traction in the area. No one can 
give an accurate account of 
whence they came nor can any 
two people describe the lights 
in the same words.
 To each, it is something dif-
ferent, a symbolism of something 
unknown, sometimes feared, al-
ways interesting. It is, to the 
tourists' way of thinking some-
thing unique which they cannot 
find anywhere else and which is 
well worth their time to visit.
 The "ghost lights," as they are 
called by local citizens, appear 
actually as one bright light, often 
dimming and then bouncing back 
over the rolling as a 
great blaze of light. It is as 
though some giant ball player
were taking his gigantic ball of

light and tossing it in the air, 
sometimes catching it on the 
mountain which serves as his 
mitt, or sometimes missing it 
when it disappears.
 During World War II the U.S. 
Corps of Engineers spent weeks 
in the area with the latest sci-
entific equipment. They tested 
caves, mineral deposits, highway 
routes, every possible logical ex-
planation as to why the lights 
existed. They came away baffled.
 Of late, nationally known sci-
entists have visited the area and 
as yet, they have not come up 
with the answer.
 Area residents come away 
with stories which would go 
well on Hallowe'en. As a Joplin 
police officer said, after relating 
a "weird experience" on the oft-
traveled ghost light road, "It was 
the last time I've been there and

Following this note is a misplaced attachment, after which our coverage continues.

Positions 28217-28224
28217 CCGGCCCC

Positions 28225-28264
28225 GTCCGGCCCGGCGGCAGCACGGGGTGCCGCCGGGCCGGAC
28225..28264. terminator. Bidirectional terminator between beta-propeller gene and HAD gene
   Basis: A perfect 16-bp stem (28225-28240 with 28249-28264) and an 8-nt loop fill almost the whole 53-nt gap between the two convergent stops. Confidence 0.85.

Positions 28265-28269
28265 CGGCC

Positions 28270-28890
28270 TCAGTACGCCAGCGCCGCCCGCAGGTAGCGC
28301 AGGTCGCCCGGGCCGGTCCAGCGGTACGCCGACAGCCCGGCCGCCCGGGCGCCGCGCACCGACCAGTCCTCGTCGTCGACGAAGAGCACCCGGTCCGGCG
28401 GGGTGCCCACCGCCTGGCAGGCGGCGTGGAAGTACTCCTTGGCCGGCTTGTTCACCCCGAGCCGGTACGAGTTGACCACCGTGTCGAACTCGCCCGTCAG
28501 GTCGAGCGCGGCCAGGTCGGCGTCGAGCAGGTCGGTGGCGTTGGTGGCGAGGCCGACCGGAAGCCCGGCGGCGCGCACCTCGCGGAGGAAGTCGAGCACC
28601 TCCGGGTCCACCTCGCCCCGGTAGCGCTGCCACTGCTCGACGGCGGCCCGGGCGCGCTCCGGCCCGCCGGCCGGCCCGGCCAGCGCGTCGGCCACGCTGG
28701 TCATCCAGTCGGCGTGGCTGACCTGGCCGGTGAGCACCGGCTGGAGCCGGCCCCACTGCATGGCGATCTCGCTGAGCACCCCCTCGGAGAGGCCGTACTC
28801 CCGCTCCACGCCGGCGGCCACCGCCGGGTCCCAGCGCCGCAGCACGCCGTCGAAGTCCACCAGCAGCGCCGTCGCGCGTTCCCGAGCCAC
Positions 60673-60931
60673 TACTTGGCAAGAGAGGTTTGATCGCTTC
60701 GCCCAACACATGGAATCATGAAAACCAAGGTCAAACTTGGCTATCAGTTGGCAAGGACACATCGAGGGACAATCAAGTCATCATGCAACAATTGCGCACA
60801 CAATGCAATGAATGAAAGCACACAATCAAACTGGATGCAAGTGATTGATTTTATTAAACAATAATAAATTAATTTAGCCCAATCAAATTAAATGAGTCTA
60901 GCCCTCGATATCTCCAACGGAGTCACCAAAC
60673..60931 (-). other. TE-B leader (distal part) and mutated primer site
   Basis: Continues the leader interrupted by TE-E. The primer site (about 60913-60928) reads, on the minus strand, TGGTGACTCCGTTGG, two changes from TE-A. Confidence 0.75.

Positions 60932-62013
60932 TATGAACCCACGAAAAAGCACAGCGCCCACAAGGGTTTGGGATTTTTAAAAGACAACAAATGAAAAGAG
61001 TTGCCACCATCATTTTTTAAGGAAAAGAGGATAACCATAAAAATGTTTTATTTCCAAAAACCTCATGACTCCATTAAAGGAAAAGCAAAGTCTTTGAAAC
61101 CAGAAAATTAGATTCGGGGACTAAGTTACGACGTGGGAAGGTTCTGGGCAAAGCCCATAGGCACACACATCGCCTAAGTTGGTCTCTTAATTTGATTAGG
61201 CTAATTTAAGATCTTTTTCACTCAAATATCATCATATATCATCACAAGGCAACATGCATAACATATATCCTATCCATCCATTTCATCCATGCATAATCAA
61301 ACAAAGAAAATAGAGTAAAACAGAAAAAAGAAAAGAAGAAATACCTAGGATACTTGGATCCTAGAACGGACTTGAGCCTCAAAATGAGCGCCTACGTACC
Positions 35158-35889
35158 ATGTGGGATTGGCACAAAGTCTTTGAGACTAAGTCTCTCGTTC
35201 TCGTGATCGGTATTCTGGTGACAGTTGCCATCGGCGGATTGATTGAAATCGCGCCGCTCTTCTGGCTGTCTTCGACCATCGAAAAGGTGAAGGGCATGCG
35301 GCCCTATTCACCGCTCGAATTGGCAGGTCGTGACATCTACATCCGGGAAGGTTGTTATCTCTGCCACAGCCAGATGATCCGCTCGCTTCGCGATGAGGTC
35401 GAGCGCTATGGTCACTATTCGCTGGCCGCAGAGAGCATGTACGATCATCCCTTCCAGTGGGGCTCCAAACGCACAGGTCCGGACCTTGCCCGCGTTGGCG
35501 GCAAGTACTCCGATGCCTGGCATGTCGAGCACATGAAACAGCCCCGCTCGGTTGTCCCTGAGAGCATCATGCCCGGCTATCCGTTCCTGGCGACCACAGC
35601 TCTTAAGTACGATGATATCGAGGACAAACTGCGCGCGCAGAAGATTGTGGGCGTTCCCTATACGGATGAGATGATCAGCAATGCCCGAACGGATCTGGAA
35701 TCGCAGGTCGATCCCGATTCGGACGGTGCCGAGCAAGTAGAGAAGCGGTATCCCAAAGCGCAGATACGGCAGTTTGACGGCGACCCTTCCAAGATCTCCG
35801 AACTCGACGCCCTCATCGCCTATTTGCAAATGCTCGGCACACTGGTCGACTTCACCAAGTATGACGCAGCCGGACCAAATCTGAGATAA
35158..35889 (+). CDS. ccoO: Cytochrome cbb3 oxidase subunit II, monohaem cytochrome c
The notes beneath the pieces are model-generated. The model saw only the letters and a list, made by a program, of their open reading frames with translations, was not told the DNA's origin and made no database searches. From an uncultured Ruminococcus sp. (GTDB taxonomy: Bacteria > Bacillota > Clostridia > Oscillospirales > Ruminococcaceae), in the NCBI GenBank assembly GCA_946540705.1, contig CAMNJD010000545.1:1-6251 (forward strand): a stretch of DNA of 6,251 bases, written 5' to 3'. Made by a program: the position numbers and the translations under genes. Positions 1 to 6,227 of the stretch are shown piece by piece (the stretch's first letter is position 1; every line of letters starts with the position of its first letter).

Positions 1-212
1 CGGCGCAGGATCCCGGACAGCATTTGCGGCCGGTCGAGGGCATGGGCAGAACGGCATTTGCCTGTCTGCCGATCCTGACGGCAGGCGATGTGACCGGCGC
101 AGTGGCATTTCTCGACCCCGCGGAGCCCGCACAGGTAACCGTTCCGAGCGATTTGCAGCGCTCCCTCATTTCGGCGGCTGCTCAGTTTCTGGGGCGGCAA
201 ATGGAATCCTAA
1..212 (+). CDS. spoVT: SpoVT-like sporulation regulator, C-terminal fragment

it's the last time I'm going there."
 Legend has it that an old time 
miner carring his lantern across 
the fields disappeared and that it 
is his lantern which still causes 
the light to shine.
 In a more logical sense, it is 
a definite tourist attraction of the 
area, a little "extra" in a tourist's 
trip to the Ozarks, the Shepherd 
of the hill country or on to 
Central Missouri to the Lake of 
the Ozarks or other points.
 The Missouri Division of Re-

sources and Development points 
out that the route is compara-
tively easy. You follow Main 
Street out of Joplin until the 
highway passes by Hornet and 
a large white frame store. Then, 
you turn on the first good gravel 
road to the right and travel it 
until it forks. Turning left, you 
ford a shallow stream, go up a 
hill and turn right. There you'll 
see the famed light.
 For half a century, the light 
has attracted tourists. It's a cinch 
that it will continue to do so for 
a good long time to come. The 
explanation of why it exists is 
secondary to the fact that it does 
and that is enough for the tourist.